Wyoming’s Secretary of State Urges Senators to Oppose Democrat Election Bills
Last week, Wyoming Secretary of State Edward Buchanan sent a letter to Wyoming Senators John Barrasso and Cynthia Lummis to oppose Democrats' effort to pass new voting bills.
Buchanan wrote to the senators asking them to oppose the Freedom to Vote Act and the John Lewis Voting Rights Advancement Act.
The first bill, which was introduced in the Senate last September, would require, among other things, states to allow same-day voter registration, offer automatic voter registration at the department of motor vehicles, establish specific redistricting criteria for fair maps, increase protections against intimidating election workers, and make Election Day a federal holiday.
The second bill would restore certain provisions of the Voting Rights Act of 1965, such as the preclearance requirement that states check in with the federal government before changing their election laws, a requirement that was eliminated by the 2013 Supreme Court decision Shelby County v. Holder.
Buchanan said while he agrees with a few provisions in the Freedom to Vote Act, like making Election Day a national holiday, he doesn't think they should be done on a federal level.
"On that piece of it, I think states should consider making Election Day a holiday so that people have unfettered access to the polls because I do believe in-person voting is really the most secure way to vote," Buchanan said. "I think that expanding too much in the arena of absentee voting, and certainly mail-in voting is not the direction that I would like to go. To have some type of holiday for people to vote, I can support that...I think it should be done state by state, states are the grand experiment."
Buchanan said there are some federal laws, like the Voting Rights Act of 1965, that were necessary to do federally, but that many voting laws shouldn't be done nationally because of the conflicts that may arise.
"That's a great example of where the federal government can have some beneficial effects with national laws," Buchanan said. "In the 60s when the civil rights act was passed, you had the Democrats controlling the south, and you had Jim Crow laws, and certainly, those states, absent federal intervention, and the Supreme Court cases that came along at that time, without that, I don't think civil rights would have advanced as quickly as they did...But the issue is, if you go too far, you will necessarily have conflict in the laws between federal and state, and when you mandate how states do elections, then you take away that decentralization, and you're going the opposite direction when you start talking about security of elections."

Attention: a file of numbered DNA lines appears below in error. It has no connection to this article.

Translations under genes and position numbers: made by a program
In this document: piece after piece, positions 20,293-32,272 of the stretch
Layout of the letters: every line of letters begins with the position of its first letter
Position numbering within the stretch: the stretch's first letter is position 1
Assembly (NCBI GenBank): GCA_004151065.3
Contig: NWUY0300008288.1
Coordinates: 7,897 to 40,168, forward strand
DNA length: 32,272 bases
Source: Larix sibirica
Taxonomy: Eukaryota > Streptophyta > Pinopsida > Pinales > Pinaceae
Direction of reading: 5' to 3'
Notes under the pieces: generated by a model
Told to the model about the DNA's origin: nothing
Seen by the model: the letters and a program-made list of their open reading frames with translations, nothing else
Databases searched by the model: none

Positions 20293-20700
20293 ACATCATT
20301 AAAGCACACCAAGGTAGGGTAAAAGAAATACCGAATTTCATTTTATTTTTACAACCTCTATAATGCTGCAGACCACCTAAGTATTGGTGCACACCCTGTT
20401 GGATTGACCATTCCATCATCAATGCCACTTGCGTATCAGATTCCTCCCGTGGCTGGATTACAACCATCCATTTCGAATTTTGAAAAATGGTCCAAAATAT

While Buchanan said he has issues with mail-in voting, he does believe it would be difficult to expand the infrastructure necessary to do that more because more people in Wyoming vote in person and because it would be too costly.
"COVID was our biggest absentee voting election, but by and large, and I don't remember the statistic, people in Wyoming like to come to the polls to vote," Buchanan said. "So we don't have the numbers, even absentee, to support mail-in voting and the investment in the infrastructure it would take to do it because there are a lot of other security concerns that you have to address."
And while the Freedom to Vote Act would provide 'financial support for election infrastructure,' in the form of grants to states, Buchanan said the number of strings attached would make the funding unusable.
"They're not going to give money to do that unless we, number one did it, but number two that we did it the way they wanted us to do it, we did it perpetuity, and we did a bunch of other things that they want us to do because the federal money never comes free," Buchanan said. "It comes with strings attached, they make you do things, and then that defeats the whole purpose of federalism and allowing states to do what they do best."